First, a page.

Originally posted by pepsi78
I dont think people that lived in africa spoke a languege at first , only after they started to migrate from africa to asia they were sparks of
civilisations but still primitive
But there were indications of culture and civilization in africa before the long march out of it. Homo sapiens himself evolved in africa, and its
possible that language existed with one of this antecessors first. Once you get to the level of making relatively complex tools, you have a good
likelyhood of an advanced brain and a language used to instruct new people on how to make those tools.
I say Hebrew because of its advanced qualities and influence on Greek and Aramiac languages foundations.
There is no way hebrew was the first language, if for no other reason than that its an 'advanced' language, that it already has a complex structure
and large vocabulary. Hebrew is part of, if I recall correctly, the afro-semitic branch of languages, shared with arabic, egyptian, and other
languages. There is nothing really indicating that these were the first languages. And certainly evidence for written hebrew far antedates other
Wouldn't the first language go hand in hand with the first "mankind"?
Oh certainly, I don't mean to suggest that Phyrgian is actually the first language.
if humans originated in Central Africa, wouldn't the oldest language be an African language
But, the problem is, the first languages in europe were all replaced by the Indo-European languages (except, of course, basque). THere's no reason
to think that the first language, or even the first language family, surivived into modern times, or even came close. Like I noted, the K!ung
language isn't like most other languages, it represents another radically different possiiblity in terms of language, presumably there are other
completely unknown possibilities, and they've been wiped out.
or one of the other Niger-Congo languages?
If my understanding is correct, these are the Bantu language family? I think that that is generally understood as a 'new' language (relatively
speaking of course, sort of like latin being new). The bantu speaking zulu migrated into
south africa, and encounted the hottentots and
bushmen there, who spoke and entirely different language and were aboriginal to the region, so I think that that itself might argue against the bantu
languages as being the original language, or even a 'branch' of the 'language family' of the original langauge.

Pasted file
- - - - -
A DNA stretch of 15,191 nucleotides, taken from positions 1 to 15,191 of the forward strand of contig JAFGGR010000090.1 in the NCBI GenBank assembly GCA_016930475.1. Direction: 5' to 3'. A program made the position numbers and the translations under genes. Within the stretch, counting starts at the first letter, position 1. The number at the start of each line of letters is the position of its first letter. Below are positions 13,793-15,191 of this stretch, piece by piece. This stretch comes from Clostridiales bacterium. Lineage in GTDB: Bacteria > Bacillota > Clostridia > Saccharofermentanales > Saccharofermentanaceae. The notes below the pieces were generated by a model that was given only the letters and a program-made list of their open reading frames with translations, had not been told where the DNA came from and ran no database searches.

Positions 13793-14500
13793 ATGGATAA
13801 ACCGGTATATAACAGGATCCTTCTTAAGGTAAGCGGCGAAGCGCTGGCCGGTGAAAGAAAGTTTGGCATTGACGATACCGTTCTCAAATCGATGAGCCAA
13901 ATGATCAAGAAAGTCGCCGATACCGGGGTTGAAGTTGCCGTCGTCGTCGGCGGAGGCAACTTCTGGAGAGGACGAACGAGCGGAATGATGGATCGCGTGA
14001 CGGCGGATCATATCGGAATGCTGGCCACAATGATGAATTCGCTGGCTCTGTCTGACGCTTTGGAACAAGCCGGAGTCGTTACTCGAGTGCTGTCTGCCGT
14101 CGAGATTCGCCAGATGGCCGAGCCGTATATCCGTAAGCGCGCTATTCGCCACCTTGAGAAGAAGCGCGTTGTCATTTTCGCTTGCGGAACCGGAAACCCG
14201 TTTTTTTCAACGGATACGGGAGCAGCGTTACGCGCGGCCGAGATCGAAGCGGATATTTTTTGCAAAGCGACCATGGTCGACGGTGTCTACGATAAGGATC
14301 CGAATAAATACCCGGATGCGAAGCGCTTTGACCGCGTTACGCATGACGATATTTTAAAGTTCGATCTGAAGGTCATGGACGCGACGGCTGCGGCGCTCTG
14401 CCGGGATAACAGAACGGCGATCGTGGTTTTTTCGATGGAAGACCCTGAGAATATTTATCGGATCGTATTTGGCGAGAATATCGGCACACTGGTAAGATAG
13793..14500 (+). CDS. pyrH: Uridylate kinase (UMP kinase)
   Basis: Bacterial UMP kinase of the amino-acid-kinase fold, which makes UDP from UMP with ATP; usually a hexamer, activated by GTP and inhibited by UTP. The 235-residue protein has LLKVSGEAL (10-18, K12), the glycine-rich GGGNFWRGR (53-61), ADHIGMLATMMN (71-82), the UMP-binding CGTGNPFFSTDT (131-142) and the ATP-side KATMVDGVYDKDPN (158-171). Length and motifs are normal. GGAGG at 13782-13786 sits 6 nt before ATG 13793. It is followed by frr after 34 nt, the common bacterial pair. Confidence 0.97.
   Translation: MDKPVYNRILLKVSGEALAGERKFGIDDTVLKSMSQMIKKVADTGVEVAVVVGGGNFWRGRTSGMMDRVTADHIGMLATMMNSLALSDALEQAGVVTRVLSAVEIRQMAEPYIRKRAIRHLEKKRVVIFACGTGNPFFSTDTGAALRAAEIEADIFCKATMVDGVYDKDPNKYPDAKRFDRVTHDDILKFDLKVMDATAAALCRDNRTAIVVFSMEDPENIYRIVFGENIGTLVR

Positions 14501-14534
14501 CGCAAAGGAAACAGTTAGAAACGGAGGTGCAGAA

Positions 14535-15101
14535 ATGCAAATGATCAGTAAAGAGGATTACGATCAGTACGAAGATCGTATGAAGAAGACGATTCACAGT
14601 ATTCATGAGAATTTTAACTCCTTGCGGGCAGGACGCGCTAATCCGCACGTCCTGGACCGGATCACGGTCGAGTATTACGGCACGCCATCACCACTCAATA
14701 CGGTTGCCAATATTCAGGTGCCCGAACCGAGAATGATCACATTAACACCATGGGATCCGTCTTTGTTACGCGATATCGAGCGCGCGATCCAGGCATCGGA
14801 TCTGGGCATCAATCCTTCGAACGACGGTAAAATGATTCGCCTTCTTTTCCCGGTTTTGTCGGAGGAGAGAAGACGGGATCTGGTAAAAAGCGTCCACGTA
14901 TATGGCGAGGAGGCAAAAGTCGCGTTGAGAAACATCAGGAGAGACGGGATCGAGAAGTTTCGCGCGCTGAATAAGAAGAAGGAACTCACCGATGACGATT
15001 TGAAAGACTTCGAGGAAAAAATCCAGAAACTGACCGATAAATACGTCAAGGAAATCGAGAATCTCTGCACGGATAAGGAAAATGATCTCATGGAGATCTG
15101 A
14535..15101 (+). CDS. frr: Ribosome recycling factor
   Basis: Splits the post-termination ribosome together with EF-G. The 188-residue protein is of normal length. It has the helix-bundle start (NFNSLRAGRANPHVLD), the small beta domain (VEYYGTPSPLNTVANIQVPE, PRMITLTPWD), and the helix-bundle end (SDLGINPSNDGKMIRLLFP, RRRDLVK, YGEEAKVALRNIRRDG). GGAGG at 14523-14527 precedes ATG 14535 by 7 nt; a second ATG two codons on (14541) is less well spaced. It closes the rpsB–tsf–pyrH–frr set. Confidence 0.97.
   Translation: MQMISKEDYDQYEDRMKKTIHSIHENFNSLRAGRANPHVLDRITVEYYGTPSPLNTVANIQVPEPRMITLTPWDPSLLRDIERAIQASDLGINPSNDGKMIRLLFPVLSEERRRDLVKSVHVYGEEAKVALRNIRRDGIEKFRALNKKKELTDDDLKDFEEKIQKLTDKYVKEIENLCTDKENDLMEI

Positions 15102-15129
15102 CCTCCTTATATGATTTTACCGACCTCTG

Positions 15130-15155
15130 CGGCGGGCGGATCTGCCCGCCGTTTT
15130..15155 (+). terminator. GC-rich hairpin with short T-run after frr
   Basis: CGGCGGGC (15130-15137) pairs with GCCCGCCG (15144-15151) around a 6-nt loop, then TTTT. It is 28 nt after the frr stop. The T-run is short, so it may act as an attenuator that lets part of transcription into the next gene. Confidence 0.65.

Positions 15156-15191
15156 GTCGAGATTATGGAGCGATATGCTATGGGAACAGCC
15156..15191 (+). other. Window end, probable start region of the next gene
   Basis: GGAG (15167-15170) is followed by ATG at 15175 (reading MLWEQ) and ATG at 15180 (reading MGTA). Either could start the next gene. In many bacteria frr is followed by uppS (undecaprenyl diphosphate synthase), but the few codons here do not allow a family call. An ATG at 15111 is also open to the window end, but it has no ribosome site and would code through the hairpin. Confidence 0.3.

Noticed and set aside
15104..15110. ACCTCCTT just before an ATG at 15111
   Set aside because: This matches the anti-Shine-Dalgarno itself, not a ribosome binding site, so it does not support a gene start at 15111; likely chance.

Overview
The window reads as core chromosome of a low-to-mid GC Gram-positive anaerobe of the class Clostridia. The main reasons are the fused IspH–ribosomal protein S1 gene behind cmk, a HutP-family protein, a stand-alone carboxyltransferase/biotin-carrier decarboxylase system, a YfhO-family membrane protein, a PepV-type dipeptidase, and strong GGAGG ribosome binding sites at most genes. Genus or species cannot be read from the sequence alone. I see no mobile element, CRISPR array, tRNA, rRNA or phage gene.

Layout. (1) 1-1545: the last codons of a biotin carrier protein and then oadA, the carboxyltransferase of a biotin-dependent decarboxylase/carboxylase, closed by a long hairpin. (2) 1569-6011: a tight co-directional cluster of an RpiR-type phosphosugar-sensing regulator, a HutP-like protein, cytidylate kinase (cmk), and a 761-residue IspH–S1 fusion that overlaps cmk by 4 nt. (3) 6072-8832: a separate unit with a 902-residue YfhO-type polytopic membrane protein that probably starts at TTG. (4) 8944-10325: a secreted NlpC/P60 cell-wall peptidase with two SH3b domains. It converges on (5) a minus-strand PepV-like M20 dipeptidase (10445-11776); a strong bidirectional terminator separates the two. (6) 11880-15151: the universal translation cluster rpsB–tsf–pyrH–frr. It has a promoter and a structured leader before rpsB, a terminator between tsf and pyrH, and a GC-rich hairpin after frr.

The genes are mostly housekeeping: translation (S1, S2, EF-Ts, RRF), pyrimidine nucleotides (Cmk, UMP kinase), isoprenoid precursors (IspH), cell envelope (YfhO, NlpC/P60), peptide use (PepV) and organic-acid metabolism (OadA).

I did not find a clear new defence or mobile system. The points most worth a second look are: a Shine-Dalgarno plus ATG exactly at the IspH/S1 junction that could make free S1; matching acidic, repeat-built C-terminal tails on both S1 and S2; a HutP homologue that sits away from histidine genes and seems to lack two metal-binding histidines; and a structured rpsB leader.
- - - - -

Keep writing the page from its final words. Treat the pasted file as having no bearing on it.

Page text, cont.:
The earliest languages are probably lost to history.
If you consider that we can only just barely reconstruct the so called proto-indo-european language, and thats onyl because of the intense focus its
received for a few generations now and the abundance of 'descendant languages' that exist to build the reconstruction with, then it becomes a great
dissapointment to even consider the first language, or even the larger language family of the first language.
Basque isn't the only language isolate
Oh yes, I didn't mean to say its the only isolate in teh world. Heck, sumerian is considered an isolate no?! And thats one of the languages some of
us are considering the oldest effectively known language!
And of course, no one has ever even deciphered the Indus Valley-Harrapan script or even knows what language it was spoken with, and thats another one
of those 'first written languages' (more or less).
Any vertebrate that lives in a pack or herd has community signals understood by others of its community.
An interesting idea that I heard once is that a critical step in language is recognizing that your own utterances can be understood by others or have
an affect on them. So a wolf or a meerkat or a bird makes noise as a reaction against stimuli, and other members hear the sounds and are
'intelligent' enough to recognize and understand it. Or a chimp baby, lost in the grass (this was the example given), will cry out, the mother will
hear it, recognize that its its child in distress, and go to save it, but doesn't
understand enough to be able to give out a reassuring call
to it to keep quite so as not to attract predators or to be quite.
So clearly even the idea of a first language is difficult enough, let alone ever knowing it.
the many linguistic mysteries discovered when the Europeans came into contact with tribes in the Midwest is that some spoke a language that was very
similar to Welsh
it was similar to welsh, and this probably played into their ideas that everyone everywhere started as caucasians (they thought
the egyptians were caucasians, for example).
Now one probably could argue that the earliest human communities were not as heterogenous as they are now, but it's always good to be on guard
against associating a particular variety of person with a specific language.
Indeed, even with reference again to Indo-European, the original idea behind its spread was that some tribe in central asia moved out from their
center, conquering every civilization in its path and replacing the native peoples. But then people started to really realize that a language can
spread without a people spreading. Indeed, there isn't much genetically connecting people in Italy with people in India, to the point that they're
'brothers' from a recent stock (though of course, all humans are descended from one original stock).